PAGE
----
Online services play a major role in our everyday life for communication, entertainment, socializing, e-commerce, etc. These services run inside the data center under strict tail-latency service level objectives in order to remain interactive. The emergence of new hardware for IO has enabled microsecond-scale datacenter communications that challenges the efficiency of existing operating system and network mechanisms. Also, new in-network programmable devices start being deployed in data centers and introduce a new computing paradigm that shifts functionality traditionally performed at the end-points to the network. In this talk will I revisit the operating systems, networking, and distributed systems infrastructure specifically targeting latency-critical datacenter systems, while drawing intuition from basic queueing theory results. In the first part of the talk, I will focus on ZygOS[SOSP 2017], a system optimized for μs-scale, in-memory computing on multicore servers. ZygOS implements a work-conserving scheduler within a specialized operating system designed for high request rates and a large number of network connections. ZygOS revealed the challenges associated with serving remote procedure calls (RPCs) on top of a byte-stream oriented protocol, such as TCP. In the second part of the talk, I will present R2P2[ATC 2019]. R2P2 is a transport protocol specifically designed for datacenter RPCs, that exposes the RPC abstraction to the endpoints and the network, making RPCs first-class datacenter citizens. R2P2 enables pushing functionality, such as scheduling, fault-tolerance, and tail-tolerance, inside the transport protocol, making it application-agnostic. I will show how using R2P2 allowed us to offload RPC scheduling to programmable switches that can schedule requests directly on individual cores.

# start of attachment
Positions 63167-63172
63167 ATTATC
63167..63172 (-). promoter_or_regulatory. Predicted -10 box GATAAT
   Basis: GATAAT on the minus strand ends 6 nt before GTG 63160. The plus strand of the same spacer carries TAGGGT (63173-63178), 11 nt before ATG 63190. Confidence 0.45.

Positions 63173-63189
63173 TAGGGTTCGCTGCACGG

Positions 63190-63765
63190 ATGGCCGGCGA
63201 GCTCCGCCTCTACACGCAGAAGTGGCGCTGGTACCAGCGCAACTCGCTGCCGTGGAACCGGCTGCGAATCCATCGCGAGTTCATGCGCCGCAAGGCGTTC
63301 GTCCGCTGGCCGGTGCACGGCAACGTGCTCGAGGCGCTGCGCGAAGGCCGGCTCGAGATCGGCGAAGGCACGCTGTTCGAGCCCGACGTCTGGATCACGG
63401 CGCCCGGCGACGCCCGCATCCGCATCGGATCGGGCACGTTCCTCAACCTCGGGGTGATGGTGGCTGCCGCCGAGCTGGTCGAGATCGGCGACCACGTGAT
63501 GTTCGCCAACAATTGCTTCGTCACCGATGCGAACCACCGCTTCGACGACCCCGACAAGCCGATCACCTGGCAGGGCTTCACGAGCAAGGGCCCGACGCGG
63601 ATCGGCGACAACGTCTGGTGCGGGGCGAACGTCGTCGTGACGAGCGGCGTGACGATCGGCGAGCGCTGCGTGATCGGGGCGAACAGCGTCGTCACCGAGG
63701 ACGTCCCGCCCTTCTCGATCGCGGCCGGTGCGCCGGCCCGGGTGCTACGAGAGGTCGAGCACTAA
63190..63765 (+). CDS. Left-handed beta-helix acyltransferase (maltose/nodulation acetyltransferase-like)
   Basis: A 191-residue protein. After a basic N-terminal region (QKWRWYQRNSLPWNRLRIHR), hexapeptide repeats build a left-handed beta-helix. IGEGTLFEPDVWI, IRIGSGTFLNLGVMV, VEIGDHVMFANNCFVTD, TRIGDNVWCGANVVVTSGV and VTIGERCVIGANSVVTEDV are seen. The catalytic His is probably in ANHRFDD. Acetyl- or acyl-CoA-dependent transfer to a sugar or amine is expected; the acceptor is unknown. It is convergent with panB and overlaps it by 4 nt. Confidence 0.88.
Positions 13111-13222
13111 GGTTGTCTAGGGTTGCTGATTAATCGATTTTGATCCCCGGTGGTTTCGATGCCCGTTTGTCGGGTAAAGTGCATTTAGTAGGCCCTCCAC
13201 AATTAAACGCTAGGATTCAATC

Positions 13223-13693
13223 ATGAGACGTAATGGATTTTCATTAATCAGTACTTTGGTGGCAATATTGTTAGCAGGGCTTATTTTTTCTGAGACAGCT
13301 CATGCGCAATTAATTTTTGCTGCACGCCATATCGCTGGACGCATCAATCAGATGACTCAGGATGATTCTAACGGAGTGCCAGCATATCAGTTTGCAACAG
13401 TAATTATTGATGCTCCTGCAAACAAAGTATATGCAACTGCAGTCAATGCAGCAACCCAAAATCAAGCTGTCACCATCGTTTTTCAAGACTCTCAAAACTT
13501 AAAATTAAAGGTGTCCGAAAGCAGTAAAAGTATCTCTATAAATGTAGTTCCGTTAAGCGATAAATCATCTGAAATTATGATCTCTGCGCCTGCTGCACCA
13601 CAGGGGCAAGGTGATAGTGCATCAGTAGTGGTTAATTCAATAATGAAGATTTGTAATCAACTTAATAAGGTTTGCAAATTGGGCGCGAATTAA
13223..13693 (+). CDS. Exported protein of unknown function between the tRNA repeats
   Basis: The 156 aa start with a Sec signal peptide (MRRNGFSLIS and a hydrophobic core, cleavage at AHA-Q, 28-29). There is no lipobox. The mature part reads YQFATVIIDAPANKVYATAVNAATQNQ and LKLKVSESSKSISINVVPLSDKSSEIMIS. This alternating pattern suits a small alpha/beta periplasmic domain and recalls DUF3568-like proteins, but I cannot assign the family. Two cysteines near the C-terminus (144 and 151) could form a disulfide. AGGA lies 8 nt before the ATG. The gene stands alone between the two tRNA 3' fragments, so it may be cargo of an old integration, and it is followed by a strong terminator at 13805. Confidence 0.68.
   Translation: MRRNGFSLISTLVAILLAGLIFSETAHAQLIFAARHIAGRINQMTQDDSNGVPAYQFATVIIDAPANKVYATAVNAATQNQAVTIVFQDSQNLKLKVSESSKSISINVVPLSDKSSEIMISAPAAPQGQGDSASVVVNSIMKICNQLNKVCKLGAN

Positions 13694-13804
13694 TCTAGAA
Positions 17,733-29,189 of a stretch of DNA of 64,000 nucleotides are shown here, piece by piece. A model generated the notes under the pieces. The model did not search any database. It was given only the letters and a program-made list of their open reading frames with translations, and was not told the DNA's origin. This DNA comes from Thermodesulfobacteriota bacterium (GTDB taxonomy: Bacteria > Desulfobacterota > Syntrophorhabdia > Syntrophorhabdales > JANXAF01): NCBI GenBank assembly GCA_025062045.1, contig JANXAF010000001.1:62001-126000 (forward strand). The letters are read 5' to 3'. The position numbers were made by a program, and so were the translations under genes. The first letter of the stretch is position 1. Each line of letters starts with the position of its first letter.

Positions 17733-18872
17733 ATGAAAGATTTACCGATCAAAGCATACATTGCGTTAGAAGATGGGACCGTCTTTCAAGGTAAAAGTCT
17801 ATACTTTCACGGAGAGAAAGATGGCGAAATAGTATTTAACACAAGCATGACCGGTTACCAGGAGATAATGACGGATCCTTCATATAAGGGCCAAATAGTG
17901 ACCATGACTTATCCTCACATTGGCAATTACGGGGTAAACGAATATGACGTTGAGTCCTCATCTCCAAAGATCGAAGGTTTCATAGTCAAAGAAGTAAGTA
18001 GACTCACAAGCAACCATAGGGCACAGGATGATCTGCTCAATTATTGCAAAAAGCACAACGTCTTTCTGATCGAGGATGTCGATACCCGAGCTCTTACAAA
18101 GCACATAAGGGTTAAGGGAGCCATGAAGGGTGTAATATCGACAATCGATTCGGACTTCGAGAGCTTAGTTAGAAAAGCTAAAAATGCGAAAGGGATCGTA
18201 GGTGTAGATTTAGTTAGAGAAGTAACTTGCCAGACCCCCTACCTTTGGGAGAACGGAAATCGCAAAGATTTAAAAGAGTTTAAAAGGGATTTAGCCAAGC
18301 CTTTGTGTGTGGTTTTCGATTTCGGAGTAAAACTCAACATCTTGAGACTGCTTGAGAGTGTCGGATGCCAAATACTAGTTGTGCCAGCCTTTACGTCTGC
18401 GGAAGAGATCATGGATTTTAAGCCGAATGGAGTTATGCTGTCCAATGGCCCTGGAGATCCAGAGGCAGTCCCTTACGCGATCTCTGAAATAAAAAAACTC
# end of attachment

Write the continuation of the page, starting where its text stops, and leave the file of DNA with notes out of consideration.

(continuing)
Marios Kogias is a researcher at MSR Cambridge. He graduated from EPFL in August 2020. His main research focus is at the intersection of operating systems and networking in the datacenter. He’s working on building and understanding systems with strict tail-latency SLOs leveraging new emerging hardware. He was an IBM PhD Fellow and won the best student paper award at Eurosys2020. Before joining EPFL he got his undergrad degree from the National Technical University of Athens. He has interned at Cern, Google, and Microsoft Research.